Azerbaijan notably live-fired an Israeli Barak air defense system during a large air defense drill in the week leading up to its September 2023 Karabakh operation. The move was likely in preparation to prevent Armenia from intervening with its modest air force or retaliating with its Iskander short-range ballistic missiles. Azerbaijan is widely believed to have downed an Armenian Iskander in 2020 with a Barak 8. Like Armenia, it also has S-300s, which participated in a training exercise this month.

Baku also reportedly used Harops and Israeli-made LORA theater quasi-ballistic missiles during the September operation. Israel supplied the Azerbaijani military with equipment and ammunition in the lead-up to both offensives.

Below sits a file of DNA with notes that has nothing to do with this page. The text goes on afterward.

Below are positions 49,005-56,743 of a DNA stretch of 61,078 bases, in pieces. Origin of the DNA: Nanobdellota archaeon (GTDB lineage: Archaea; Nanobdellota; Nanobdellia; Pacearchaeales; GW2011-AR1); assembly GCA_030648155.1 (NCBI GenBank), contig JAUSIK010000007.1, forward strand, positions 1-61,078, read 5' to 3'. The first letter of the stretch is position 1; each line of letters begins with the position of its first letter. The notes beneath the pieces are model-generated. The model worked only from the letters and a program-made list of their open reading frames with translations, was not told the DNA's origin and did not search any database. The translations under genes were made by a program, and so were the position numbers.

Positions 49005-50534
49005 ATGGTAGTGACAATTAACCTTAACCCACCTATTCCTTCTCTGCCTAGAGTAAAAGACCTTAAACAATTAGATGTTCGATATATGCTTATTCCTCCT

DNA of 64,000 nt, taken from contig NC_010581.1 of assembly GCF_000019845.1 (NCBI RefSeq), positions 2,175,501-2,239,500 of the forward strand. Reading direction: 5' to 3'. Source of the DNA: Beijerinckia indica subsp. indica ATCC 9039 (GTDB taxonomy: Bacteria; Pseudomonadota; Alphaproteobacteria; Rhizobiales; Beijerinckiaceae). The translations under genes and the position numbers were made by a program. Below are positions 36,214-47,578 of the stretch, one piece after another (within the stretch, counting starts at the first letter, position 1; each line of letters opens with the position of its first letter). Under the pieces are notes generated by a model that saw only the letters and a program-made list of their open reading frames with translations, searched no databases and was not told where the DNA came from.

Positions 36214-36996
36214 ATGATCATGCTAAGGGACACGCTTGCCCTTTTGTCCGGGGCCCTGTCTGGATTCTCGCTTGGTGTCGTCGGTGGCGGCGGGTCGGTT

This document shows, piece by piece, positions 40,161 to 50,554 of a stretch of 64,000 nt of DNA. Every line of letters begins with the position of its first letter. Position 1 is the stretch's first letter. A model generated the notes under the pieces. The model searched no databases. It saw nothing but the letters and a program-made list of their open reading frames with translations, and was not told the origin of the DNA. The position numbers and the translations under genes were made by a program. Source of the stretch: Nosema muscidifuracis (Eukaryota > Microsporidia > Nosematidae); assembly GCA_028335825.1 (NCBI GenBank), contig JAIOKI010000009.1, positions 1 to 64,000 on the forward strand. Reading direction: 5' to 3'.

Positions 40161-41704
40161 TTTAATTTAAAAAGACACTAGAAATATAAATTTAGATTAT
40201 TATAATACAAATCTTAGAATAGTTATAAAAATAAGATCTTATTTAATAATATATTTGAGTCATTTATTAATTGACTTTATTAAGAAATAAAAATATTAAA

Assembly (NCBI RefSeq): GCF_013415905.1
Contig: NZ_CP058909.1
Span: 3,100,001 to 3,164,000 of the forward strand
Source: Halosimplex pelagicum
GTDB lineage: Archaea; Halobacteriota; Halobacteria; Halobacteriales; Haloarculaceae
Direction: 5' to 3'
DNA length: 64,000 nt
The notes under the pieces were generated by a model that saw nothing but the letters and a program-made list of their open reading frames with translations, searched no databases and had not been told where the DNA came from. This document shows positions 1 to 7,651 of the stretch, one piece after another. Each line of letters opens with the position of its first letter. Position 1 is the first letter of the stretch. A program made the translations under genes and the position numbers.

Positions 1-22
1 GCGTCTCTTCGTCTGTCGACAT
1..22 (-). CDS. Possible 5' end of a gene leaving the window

Most recently, Armenia lost four of its soldiers to Azerbaijani fire on the border on Feb. 13. Even Aliyev’s closest ally, Turkish President Recep Tayyip Erdogan, urged him to avoid such flare-ups and pursue a comprehensive peace deal with Yerevan.

Armenia has already agreed to relinquish all claims to Karabakh provided its national sovereignty is recognized and not violated in line with its Soviet-era borders. The Azerbaijani president has coveted parts of southern Armenia to establish a land bridge, which Azerbaijan dubs the Zangezur Corridor, to link up with its western Nakhchivan exclave. However, he has shown openness to establishing an alternative corridor through Iran.

In the meantime, without a peace agreement, and with Azerbaijan continually enhancing its modern military with cutting-edge Akinci drones and Israeli weaponry, Armenia is investing in relatively modest defense acquisitions in preparation for the utterly unthinkable: a third conflict in the region in this decade.